Ever wondered what a Mizzou team that was comprised of only Missouri kids would look like? Or wonder how good an only-Texan Mizzou squad would do? Well, you’re in luck! This offseason, the Rock M Masthead is assembling the best team of Mizzou players by state that they graduated high school from. We compiled a list of the significant starters on every team from the year 2000 on and voted on the best players at their position group in order to create three “All-State” Mizzou squads: Team Missouri, Team Texas, and Team USA. Over the next nine weeks you’ll read about these Mizzou Greats that hailed from the respective regions and, hopefully, come away impressed with just how good these fictional teams could actually be.
This week features a position with several legendary players: the running backs.
When you think of, “2007 Mizzou Football,” how far down the list of players you think of is Tony Temple?
At the very best, he’s going to be fourth or fifth billing. Chase Daniel, Jeremy Maclin, Sean Weatherspoon are probably 1 through 3. I think of Pig Brown and William Moore. Chase Coffman and Martin Rucker. Then we probably start thinking about Tony Temple? Maybe? Probably?
No matter which way you slice it, Tony Temple was simply never the guy in his time at Missouri. Sure, he was the running back in the same way that every football team has one. But Temple was never as explosive as Henry Josey or as workmanlike as Larry Rountree. Hell, if you look at his stats, they look downright pedestrian. Temple only crossed 1,000 yards rushing twice, and barely did it in his junior and senior seasons.
But for all the thinking you may not do about Tony Temple, ask yourself this — does Mizzou go as far as it does in 2007 without Temple?
The tally for Team Missouri’s running back was one of the closer votes we’ve seen in this series. And while we had one lone holdout for Zack Abron (don’t think I don’t see you, St. Charles county people), the decision really came down to Tony Temple and Derrick Washington. And while I can only speak for myself, the decision between the two came down to a combination of talent and character. While this space won’t be used to relitigate the Derrick Washington saga, it seems fairly clear that Gary Pinkel was justified in dismissing the Raymore-Peculiar product from his program. Was Washington perhaps the more talented back overall? There’s certainly an argument. But Temple did it longer and without all the negative noise that we came to associate with Washington.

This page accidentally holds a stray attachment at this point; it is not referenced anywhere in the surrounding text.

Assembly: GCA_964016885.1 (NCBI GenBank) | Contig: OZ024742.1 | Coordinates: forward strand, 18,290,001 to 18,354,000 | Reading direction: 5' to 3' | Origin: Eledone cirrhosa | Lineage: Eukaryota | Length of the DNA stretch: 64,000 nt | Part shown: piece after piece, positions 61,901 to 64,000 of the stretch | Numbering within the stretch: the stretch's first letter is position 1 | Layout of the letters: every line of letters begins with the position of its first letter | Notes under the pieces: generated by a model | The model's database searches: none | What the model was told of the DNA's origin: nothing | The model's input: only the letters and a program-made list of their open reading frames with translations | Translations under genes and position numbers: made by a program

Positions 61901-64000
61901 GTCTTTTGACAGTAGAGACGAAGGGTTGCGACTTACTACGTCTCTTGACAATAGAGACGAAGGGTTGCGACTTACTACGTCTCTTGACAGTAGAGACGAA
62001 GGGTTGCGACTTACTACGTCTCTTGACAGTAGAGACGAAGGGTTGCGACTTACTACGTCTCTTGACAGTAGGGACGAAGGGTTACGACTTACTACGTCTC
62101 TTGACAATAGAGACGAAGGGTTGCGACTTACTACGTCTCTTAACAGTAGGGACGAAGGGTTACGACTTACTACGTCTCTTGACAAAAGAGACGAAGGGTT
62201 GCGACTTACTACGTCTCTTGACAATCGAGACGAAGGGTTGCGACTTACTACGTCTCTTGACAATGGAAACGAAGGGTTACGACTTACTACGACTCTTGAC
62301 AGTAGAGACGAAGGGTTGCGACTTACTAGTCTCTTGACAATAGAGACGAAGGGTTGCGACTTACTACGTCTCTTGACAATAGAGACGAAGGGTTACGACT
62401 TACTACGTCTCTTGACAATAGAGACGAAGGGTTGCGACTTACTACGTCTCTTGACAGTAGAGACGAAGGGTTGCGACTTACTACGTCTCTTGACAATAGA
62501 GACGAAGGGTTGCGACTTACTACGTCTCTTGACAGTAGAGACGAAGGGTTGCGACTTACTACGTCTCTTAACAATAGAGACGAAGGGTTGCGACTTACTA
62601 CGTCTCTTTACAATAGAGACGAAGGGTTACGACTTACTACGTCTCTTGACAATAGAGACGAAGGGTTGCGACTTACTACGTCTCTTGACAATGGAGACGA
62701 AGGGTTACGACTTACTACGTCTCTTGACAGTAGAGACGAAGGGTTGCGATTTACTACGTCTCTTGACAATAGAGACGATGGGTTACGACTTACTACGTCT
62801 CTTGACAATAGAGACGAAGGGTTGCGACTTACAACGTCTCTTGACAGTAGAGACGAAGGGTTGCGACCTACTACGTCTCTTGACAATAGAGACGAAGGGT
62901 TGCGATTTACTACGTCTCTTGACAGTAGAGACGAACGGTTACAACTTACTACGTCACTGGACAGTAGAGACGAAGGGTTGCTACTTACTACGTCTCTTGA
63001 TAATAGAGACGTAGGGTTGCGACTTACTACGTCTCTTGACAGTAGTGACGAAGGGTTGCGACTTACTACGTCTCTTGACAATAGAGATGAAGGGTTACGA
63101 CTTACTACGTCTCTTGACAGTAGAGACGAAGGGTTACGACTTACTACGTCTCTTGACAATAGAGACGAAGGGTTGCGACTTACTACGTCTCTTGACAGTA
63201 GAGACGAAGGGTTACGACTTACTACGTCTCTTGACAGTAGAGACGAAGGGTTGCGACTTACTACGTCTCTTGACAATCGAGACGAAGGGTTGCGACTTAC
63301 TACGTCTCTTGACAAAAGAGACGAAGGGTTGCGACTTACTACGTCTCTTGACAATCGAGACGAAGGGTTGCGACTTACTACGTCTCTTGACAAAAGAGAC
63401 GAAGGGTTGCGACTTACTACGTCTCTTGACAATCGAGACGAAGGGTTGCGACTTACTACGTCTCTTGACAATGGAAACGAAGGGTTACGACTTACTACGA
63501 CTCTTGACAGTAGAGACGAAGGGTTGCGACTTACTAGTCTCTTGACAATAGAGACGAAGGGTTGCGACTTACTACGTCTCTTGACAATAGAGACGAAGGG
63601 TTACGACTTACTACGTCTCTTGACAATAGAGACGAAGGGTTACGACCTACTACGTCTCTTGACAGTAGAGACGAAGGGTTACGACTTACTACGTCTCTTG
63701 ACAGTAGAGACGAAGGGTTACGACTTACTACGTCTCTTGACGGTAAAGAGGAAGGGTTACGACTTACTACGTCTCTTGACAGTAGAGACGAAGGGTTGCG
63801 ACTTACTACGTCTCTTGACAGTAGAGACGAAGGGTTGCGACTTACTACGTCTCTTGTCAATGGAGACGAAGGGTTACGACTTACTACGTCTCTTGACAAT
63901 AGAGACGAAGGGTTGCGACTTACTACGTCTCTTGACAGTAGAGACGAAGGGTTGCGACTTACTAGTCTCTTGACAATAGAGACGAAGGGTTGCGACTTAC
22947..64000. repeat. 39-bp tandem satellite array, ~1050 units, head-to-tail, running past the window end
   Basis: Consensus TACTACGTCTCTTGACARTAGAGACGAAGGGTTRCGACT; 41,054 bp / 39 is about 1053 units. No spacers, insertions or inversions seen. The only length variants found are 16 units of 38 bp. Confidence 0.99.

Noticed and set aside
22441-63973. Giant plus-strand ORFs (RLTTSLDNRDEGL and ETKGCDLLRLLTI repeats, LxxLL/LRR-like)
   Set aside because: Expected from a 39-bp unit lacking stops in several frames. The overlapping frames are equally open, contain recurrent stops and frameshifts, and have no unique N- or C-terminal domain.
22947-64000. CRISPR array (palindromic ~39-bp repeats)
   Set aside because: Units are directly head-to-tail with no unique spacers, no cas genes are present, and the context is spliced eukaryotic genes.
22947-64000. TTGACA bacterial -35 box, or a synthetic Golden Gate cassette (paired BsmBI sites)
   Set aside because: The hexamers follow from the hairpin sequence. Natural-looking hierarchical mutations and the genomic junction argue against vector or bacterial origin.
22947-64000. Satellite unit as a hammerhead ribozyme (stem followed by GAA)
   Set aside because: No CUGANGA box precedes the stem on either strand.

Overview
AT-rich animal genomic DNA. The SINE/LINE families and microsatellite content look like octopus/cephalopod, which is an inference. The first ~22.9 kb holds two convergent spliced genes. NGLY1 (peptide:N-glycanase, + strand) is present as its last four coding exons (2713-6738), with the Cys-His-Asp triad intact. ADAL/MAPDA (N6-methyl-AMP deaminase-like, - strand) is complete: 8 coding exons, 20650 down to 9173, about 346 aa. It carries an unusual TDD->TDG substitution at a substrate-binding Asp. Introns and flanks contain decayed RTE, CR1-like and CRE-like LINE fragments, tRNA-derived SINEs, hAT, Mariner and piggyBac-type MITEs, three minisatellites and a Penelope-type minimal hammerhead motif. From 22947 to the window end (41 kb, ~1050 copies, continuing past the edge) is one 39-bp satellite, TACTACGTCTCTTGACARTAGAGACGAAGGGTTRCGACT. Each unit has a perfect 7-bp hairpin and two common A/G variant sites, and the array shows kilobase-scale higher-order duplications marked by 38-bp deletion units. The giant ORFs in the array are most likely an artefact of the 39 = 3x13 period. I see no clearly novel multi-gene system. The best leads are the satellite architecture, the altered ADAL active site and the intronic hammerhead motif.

Temple’s brilliance, after all, was in knowing his role and picking his spots. Unlike feature backs who carry their teams to the mountaintop, Temple was a product of Missouri’s fast-paced spread. He knew he wasn’t always going to get a truckload of carries; rather, he was the tone-setter, the guy who reminded defenses that, “Hey, if Chase Daniel doesn’t throw it over your head, I’ll run it down your throat.”
The Kansas Citian’s game logs fluctuate back-and-forth, especially in his senior season. In games one through four, he averaged 16 carries a game, whereas in games five through seven, he got a total of 21. Temple was instrumental down the stretch, however, ripping off 141 yards against Texas A&M and 104 total scrimmage yards in the Battle of Arrowhead, acting as an accent to Chase Daniel’s Heisman-adjacent antics.
The real capper to Temple’s case here is his 2008 Cotton Bowl performance, one that saw him set the Cotton Bowl record and place second all time for most rushing yards in a bowl game. For his career, Temple averaged an above-average 5.5 yards per carry. In the Cotton Bowl, where Missouri was shunted despite only losing to the eventual Big 12 champions? Temple said, “Make mine a double,” flattening the Arkansas defense to the tune of four touchdowns and 281 rushing yards.
I go back and watch the highlights from this game every so often, and it’s such a joy to watch Temple run. Was he the fastest guy that ever came out of Missouri’s backfield? The strongest, the most agile? No, no and no. But Tony Temple embodied the type of player Gary Pinkel wanted to bring to Missouri — local, highly-rated and willing to stick it out for the long haul to be a part of a special team. Watch him as he embarks on his (many) scoring runs. He’s immediately calling out for and anticipating his blockers, using his natural chemistry with his teammates as a bludgeon.
In an offense that featured All Americans galore, Tony Temple rarely got to be the hero of the story. On his last day in a Mizzou Football uniform, though, Temple was carried off the field by his teammates, fresh off of winning the Cotton Bowl MVP. He’s exactly the type of guy that fits in an All-Mizzou team, one that doesn’t need the whole spotlight to shine.